In Mississipi I found lots of the locals rode horses and would arrange big barbecues and rides on the weekend, in Abu Dhabi offshore fishing was a thing (until the Iranians started kidnapping fisherman as spies!). West Texas has a lot of small ranches, but surprisingly large number of bass fishermen in the big man made lakes. Oklahoma has more storm chasers that you could imagine. Local cultural events are also more varied than you might think.
Unfortunately this makes me have a short fuse with some of my Connecticut neighbors proclaiming about the shortcomings of everywhere else!
Sounds like you need to organise this into a guest post.
"Conservatives tell each other that they are great, which irritates liberals who are then very quick to point out that "they" (Americans/Western Civ/Texans/Christians) aren't, really. Liberals tell others what to do, unasked. which torques off conservatives, who would never go into your house and do that."
This accords with what I have come to believe are the characteristic delusions of the two political poles: Conservatives believe that virtue is rewarded. Liberals believe that people can be educated into being good.
I spent the first half of my life in the northeast, and have lived in Texas now for nearly thirty years. As a young man I had a strong regional bias, thinking that civilization ended at the Potomac, Ohio and Mississippi Rivers. I knew people who seriously believed that the Wild West began at the Hudson, and a very scary place called the Deep South lay just beyond Fairfax County, Virginia. (I find it interesting that there is no exact northern equivalent to the Deep South.)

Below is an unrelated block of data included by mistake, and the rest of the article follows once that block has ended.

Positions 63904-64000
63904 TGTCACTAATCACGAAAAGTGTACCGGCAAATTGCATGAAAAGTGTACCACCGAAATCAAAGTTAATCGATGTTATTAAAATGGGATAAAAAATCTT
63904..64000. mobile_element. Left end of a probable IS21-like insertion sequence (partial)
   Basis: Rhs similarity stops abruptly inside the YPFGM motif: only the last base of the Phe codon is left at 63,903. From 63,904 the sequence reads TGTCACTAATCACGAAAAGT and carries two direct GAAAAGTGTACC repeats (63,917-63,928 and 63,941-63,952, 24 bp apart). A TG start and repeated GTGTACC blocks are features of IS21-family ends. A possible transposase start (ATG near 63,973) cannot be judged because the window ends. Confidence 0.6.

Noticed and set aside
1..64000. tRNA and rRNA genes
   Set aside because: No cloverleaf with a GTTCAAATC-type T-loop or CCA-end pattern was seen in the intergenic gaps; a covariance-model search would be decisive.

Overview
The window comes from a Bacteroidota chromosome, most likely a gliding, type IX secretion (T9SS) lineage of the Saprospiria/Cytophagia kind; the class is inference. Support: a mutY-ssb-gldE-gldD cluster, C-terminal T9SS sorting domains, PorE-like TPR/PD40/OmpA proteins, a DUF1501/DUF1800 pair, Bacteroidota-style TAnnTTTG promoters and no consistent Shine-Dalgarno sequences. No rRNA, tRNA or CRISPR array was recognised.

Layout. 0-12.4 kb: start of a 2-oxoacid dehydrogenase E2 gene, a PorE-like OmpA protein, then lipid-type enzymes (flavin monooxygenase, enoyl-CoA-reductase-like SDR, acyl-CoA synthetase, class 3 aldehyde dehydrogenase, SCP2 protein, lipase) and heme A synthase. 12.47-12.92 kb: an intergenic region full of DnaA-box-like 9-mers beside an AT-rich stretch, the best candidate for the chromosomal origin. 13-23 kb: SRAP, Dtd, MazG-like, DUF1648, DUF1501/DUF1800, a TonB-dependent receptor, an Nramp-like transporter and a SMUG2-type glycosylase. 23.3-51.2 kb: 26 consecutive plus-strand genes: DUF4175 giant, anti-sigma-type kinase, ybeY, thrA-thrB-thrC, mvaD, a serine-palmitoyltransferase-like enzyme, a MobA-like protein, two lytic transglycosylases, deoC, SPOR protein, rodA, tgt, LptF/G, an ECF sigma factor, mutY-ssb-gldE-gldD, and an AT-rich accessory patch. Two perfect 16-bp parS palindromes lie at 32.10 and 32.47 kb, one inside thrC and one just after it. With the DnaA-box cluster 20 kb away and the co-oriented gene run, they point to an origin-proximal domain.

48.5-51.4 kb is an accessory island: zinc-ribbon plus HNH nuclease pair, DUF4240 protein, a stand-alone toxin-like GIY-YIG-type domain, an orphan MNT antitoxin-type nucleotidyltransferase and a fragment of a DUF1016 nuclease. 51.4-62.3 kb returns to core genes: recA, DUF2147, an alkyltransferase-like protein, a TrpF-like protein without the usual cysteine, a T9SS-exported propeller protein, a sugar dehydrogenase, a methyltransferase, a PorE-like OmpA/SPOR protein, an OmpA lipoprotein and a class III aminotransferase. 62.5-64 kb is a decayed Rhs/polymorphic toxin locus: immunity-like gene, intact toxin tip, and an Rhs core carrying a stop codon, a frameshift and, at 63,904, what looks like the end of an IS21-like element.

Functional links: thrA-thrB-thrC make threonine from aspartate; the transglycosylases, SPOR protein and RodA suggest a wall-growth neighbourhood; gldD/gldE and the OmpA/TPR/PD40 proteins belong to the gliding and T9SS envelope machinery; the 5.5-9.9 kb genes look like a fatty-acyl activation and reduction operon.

Today, my friends in the northeast and California are very free with their opinions about Texas, which they have never visited and know only through the media. For them, Texas is a combination of the Wild West and the Deep South, and it has the added demerit of being unashamed of this. Texas obviously fills some psychological need in the liberal mind.
Texans may joke about California or "Yankeeland," but I have never once heard a Texan fulminate against they way they do things out (or up) there. It's their state, and how they run it is their business. As Texan 99 writes above, when someone from California or Yankeeland laments some problem in their state, such as high unemployment or housing costs, a Texan might point out the Texan solution to those problems, but the general attitude is that other peoples tax rates and regulatory burdens are really no concern of his.
I'm not a Texas super-patriot, but I find the ethos of minding one's own business very attractive.
Wait, so where does Massachusetts bashing fit in all this?